Why would the Wall Street Journal send three journalists to do a hit piece on a popular YouTube comedian, basically tearing out of context his jokes so that he looks (to gullible Journal readers) like an “anti-semite.”

pewdiepieOn the face of it, doing a “scoop” on “PewDiePie” is an absurd bit of overkill. But Sargon of Akkad (Carl Benjamin) explains how this relates to the great issue of our time: the decline of major-media journalism, the rise of decentralized Internet alternatives, and, with it, the rise of populist politics.

One of the reasons I have not freaked out over the election of Donald Trump has been that I have had some inkling of his social and historical function. To excoriate Trump over and over is to side with the establishment and its social war with the majority of Americans. Mainstream media journalism has become worse than a joke. It has become the broad institutional equivalent of a lying tyrant.

The establishment — consisting of the media, the institutions of “higher learning,” and the permanently employed bureaucracies of the federal and state governments (the latter employed with cushier salaries, benefits and pensions than the average American worker) — has effectively marginalized those parts of the population that it has not bought off (with government subsidies), rewarded directly (by feeding them into the academic-bureaucratic and military-industrial complexes), or duped (with propaganda designed to feed self-righteous tribalism).

Thus it has been that a liar was chosen by the marginalized to play tyrant in the overthrowing of the establishment. It is an historical pattern: you ape your enemy to defeat the enemy. (I do not condone this; I merely note this.) And I, for one, will be glad to see the media establishment finally fall. The extent of their pernicious grip on American institutions can hardly be over-stated. The benefit for us could be enormous. The possibility of a freer future may open up.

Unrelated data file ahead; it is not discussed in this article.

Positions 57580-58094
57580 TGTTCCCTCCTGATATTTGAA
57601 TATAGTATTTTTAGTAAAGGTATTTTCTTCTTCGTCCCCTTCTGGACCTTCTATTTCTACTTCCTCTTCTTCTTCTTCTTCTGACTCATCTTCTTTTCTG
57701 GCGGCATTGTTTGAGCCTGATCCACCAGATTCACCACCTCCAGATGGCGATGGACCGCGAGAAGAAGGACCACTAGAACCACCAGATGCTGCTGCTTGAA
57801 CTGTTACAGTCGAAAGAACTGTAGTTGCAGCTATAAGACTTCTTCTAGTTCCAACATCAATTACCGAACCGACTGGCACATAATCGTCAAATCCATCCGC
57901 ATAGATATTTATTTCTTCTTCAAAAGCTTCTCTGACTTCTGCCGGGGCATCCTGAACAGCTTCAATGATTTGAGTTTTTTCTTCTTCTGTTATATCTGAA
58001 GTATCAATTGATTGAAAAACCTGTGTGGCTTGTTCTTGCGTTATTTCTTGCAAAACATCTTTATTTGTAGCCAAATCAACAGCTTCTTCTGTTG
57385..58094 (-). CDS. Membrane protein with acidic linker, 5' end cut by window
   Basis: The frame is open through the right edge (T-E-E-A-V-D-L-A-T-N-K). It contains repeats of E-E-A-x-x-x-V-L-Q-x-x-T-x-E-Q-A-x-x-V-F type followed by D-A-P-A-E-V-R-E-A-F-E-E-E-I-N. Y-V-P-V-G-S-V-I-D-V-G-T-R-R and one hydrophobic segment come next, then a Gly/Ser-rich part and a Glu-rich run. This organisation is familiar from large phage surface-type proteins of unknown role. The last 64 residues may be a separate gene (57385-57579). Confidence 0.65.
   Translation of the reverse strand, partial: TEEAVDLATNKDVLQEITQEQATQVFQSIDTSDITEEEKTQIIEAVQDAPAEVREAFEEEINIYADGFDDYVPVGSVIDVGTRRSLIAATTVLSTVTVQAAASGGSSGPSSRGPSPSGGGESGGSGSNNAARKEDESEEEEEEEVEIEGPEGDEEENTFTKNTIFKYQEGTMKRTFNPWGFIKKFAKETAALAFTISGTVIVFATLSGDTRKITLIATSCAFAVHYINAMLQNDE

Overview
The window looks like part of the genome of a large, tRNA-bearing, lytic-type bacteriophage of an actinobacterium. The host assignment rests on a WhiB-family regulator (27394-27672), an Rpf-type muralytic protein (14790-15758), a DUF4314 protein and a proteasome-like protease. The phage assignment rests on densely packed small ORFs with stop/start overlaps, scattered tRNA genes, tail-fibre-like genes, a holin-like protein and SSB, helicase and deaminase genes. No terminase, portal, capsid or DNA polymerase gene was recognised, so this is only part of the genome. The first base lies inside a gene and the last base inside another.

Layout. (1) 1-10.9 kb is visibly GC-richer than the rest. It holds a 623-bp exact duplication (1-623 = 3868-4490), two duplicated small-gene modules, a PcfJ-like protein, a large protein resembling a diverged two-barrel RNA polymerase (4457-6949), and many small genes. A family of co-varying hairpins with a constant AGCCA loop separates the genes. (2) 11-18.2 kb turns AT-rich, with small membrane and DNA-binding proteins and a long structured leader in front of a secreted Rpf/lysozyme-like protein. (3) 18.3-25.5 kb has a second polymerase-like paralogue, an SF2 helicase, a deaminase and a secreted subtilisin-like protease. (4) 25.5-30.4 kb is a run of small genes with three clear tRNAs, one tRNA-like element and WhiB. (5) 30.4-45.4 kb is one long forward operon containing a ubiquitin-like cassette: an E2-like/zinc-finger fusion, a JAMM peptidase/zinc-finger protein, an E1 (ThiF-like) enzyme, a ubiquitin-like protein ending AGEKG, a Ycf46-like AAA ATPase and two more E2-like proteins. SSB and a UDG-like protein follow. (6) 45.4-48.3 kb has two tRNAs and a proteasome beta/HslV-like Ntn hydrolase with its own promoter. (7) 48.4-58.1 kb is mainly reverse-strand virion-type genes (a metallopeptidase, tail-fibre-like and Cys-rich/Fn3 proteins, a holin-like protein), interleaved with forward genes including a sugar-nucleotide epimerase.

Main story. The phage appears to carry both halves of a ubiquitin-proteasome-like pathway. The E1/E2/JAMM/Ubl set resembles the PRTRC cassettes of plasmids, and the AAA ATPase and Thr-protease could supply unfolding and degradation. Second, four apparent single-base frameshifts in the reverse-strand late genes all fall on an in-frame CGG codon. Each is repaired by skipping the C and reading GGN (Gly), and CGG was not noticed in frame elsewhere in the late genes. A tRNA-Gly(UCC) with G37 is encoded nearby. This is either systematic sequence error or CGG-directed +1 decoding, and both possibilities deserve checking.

Certainly, with the major media as hegemon, no real hope for social transformation can come.

The major media outlets are largely (in America, Fox excepting) insider-progressive. And, to unbuild the corporatist tyrannies that Progressivism and its allied movements (socialism, social democracy, Fabianism, fascism) have placed upon the West, the major media must first be put in their place.

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This year, 2017, marks the centenary of The Great American Novel almost no one has even heard of.

Let me take that back. A bit. It is not as if the book were unknown. Critics have written about it. The story has a following, if small.

But it has, as far I can tell, never once been suggested as a contender for that dubious title, The Great American Novel. Indeed, most of the author’s cabal of readers put it third or fourth on their contentious “Best of” lists.

Still, I buck all trends. I assert that this particular hundred-year-old work is its author’s best in long form; that it qualifies for the status of meta-novel, thus giving it a cachet necessary for serious consideration by literary critics; and that it has enough contact with mainstream Americana (just enough) to qualify for the Great American status.

The book? No more evasions . . .

James Branch Cabell’s The Cream of the Jest: A Comedy of Evasions.

A thousand copies were printed in September, 1917. Two and one half years later, a second printing came out; six months after that, a third; the next year, a fourth. In 1922, a slightly revised Fifth Edition was published, with the previous editions’ Preface turned into Chapter One, and prefixed, now, with an introduction by Harold Ward. This edition became the template for the British printings. With the 1926 eighth edition, the text was established for several later Modern Library reprints, as well as Cabell’s own final revision for what he called the “Storisende” edition of 1930.

I own, at present, the Second Edition, a later Modern Library edition, and two paperback editions: the Ballantine Adult Fantasy (“unicorn head”) reprint of the Storisende, and an elaborate scholarly treatment edited by Joseph M. Flora.

After the first edition, and the spectacular notoriety of 1919’s Jurgen: A Comedy of Justice, Cabell devised a 20+ volume cycle that he dubbed, with sly pleonasm, The Biography of the Life of Manuel. In this cycle, ordered by the fictional events, not date of authorship, The Cream of the Jest appears as the final book-length comedy, followed by Straws and Prayerbooks — an indirect sequel to 1919’s Beyond Life and, like the earlier better-known work, a droll explication of Cabell’s literary philosophy — and a strange hodge-podge called Townsend of Lichfield, about which, well, one may learn more of (and understand less) from Cabell himself in Preface to the Past (1927), pp. 281 – 309.